Proposals by the Mayor of London Sadiq Khan for rent controls in the capital would be a disaster for tenants, driving landlords away from the capital, limiting the availability and quality of rental properties and, ultimately, increasing rents.
As Sadiq Khan once again seeks the powers to introduce them, the National Residential Landlords Association (NRLA) is pointing to a report published by The Treasury in 2010 under the last Labour Government, of which the Mayor was a member.
Assessing the impact of rent controls before they were abolished in 1988, the report warned that they had been a major factor in the “decay of much of the inner city housing stock.”
Khan’s proposals fly in the face also of the Centre for Cities which has warned that strict rent controls “would close off London to new residents” and the Resolution Foundation which has concluded that holding down the true market price of private housing via rent controls rather than increasing housing supply is unlikely to succeed.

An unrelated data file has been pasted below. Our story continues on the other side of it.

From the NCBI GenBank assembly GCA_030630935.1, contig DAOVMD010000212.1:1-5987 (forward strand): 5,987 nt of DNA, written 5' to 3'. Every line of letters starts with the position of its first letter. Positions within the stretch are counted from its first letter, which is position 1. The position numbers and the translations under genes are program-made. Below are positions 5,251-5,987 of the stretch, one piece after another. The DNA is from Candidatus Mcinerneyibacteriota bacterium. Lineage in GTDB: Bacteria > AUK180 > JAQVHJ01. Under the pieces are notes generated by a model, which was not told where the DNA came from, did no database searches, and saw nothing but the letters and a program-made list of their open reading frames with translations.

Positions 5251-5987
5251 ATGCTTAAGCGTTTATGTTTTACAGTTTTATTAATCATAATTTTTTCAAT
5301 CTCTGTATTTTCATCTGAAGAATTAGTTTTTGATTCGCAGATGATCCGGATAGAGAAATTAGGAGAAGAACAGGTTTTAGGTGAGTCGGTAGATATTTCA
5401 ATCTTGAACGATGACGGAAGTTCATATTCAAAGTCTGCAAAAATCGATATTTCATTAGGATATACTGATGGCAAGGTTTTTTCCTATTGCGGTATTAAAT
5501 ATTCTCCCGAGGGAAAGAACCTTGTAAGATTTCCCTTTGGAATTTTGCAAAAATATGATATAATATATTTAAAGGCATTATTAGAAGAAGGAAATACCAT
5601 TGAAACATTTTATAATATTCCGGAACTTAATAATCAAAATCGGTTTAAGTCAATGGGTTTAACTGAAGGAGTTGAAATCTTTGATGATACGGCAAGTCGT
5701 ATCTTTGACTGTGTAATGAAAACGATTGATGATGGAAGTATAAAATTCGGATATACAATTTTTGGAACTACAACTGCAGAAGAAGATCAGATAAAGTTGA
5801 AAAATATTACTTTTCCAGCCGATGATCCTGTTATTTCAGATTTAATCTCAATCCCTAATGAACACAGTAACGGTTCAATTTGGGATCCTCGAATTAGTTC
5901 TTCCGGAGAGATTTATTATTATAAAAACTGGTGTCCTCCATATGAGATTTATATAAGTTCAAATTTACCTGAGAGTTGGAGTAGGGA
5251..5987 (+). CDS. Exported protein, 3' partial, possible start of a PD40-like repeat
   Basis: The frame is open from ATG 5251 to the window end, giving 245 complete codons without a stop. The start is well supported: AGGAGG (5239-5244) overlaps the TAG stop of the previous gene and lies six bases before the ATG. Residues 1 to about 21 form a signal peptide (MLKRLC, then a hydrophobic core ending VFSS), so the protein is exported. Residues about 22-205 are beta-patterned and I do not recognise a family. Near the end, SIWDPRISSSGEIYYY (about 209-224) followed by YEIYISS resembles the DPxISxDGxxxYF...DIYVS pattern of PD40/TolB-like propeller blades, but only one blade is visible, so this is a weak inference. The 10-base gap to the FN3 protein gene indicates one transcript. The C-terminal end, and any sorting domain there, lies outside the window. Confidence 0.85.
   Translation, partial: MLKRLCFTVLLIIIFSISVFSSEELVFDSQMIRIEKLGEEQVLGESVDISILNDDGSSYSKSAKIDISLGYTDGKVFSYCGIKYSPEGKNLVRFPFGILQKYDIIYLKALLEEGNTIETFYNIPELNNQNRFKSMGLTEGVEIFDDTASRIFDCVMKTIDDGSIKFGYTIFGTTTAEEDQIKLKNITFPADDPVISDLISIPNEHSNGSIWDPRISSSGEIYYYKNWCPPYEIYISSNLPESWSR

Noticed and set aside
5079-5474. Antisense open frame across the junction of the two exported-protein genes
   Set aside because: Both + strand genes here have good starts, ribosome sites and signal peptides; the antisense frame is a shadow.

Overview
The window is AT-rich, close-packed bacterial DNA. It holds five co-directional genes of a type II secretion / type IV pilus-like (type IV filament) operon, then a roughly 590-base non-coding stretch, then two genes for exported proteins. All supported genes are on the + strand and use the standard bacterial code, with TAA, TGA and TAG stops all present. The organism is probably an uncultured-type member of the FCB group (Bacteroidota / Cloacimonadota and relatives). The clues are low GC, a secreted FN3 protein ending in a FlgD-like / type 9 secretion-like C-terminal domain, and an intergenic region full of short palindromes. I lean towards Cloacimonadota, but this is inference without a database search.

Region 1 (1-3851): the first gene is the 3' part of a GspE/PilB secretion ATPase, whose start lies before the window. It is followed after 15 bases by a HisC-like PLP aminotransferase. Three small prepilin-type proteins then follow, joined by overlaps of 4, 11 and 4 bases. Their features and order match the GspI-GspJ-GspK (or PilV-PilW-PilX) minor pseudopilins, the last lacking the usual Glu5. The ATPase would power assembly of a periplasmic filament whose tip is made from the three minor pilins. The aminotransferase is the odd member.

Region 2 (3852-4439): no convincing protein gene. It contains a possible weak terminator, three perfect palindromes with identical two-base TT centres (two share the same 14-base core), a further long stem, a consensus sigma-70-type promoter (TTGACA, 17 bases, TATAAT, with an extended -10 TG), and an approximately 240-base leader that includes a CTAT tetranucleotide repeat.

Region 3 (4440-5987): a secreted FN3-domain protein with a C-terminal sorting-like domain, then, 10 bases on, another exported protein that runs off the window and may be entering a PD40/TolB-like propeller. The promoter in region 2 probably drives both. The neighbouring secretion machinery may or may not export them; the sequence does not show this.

Professor Kath Scanlon, a housing expert at the London School of Economics (LSE) warned in 2019 too, that the Mayor’s rent control proposals would result in landlords simply leaving the market.
Chris Norris, Policy Director for the National Residential Landlords Association said, “Rent controls would be a disaster for anyone looking for somewhere to rent. As history and experience elsewhere tells us, all they would do is drive landlords out of the market exacerbating an already serious shortage of homes available.
“Rather than driving a wedge between landlords and tenants, the Mayor should focus on using the powers he already has to boost the supply of available housing, including for private rent. Only then will he make any discernible impact on improving the affordability of housing across the capital.”
He continued: “We do though support the Mayor’s calls for greater financial support for tenants struggling with rent arrears. In the end, this would help them, and the majority of landlords who are individuals and not property tycoons, to sustain tenancies.”